The BLS has released the January state unemployment update: the unemployment rate increased in 30 states, while somehow nonfarm payrolls increased in 31 states. Presumably this is due to an increase in the total labor pool. As reported, "Michigan again recorded the highest unemployment rate among the states, 14.3 percent in January. The states with the next highest rates were Nevada, 13.0 percent; Rhode Island, 12.7 percent; South Carolina, 12.6 percent; and California, 12.5 percent. North Dakota continued to register the lowest jobless rate, 4.2 percent in January, followed by Nebraska and South Dakota, 4.6 and 4.8 percent, respectively. The rates in California and South Carolina set new series highs, as did the rates in three other states: Florida (11.9 percent), Georgia (10.4 percent), and North Carolina (11.1 percent). The rate in the District of Columbia (12.0 percent) also set a new series high. In total, 25 states posted jobless rates significantly lower than the U.S. figure of 9.7 percent, 11 states and the District of Columbia had measurably higher rates, and 14 states had rates that were not appreciably different from that of the nation."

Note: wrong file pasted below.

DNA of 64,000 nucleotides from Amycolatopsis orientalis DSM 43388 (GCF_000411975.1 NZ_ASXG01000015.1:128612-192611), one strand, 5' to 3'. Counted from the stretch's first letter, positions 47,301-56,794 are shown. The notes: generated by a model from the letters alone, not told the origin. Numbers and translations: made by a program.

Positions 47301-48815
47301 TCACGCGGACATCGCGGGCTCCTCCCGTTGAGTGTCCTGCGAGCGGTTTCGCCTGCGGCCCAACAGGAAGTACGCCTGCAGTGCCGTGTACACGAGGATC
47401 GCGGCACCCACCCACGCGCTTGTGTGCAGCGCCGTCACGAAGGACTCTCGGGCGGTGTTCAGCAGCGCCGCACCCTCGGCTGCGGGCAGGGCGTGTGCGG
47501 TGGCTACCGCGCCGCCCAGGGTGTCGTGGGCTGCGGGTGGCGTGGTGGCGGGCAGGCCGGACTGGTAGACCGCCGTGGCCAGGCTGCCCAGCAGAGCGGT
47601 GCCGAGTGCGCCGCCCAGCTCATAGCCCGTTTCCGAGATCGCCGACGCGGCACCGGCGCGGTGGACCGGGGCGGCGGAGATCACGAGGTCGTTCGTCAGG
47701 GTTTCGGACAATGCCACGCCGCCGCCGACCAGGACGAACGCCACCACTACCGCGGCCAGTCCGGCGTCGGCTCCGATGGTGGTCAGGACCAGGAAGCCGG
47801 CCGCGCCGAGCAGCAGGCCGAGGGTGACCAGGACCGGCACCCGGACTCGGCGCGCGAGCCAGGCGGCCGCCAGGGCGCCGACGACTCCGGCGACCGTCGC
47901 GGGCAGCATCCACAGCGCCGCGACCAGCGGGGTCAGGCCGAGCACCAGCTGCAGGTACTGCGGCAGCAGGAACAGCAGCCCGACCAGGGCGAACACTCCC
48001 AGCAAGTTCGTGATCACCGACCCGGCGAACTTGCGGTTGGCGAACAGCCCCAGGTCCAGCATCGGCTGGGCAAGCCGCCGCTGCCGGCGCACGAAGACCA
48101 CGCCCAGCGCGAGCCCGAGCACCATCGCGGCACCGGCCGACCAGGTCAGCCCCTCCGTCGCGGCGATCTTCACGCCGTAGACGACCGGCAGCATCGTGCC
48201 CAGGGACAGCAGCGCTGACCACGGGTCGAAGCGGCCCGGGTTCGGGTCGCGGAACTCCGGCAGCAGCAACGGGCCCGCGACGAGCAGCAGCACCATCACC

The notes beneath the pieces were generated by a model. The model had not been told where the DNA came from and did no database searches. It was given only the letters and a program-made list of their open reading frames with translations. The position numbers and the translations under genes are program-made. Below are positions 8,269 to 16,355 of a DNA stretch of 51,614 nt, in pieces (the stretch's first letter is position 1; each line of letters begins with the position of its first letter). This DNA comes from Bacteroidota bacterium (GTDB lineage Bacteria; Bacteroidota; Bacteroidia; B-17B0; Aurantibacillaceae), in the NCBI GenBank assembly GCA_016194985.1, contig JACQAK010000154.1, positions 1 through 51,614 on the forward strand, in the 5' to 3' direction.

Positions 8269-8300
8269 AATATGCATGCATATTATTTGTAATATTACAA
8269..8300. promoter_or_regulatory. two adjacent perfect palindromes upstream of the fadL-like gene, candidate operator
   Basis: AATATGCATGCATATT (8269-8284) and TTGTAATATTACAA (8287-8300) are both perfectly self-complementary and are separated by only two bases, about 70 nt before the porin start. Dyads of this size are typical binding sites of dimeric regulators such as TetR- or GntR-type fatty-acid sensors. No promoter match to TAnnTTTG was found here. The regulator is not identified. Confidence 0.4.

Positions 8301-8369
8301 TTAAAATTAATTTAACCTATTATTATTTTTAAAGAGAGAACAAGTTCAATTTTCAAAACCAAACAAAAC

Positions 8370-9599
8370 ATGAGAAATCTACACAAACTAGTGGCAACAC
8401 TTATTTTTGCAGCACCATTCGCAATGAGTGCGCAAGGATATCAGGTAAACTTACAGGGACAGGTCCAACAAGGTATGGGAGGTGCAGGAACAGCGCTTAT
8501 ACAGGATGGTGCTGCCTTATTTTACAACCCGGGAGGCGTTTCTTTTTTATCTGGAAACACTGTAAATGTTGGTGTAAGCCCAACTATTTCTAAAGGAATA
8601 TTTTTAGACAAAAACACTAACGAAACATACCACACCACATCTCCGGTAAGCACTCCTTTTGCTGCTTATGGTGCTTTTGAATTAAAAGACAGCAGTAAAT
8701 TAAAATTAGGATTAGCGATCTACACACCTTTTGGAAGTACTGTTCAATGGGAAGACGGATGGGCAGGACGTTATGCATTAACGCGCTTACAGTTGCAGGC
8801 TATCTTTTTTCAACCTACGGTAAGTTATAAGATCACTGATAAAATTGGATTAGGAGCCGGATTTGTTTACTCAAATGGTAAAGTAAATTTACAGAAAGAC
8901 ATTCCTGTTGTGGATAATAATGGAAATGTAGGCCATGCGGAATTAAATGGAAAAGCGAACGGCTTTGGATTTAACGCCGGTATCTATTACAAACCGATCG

Below is a chart of the unemployment rate by state for the past 4 months as well as the sequential change.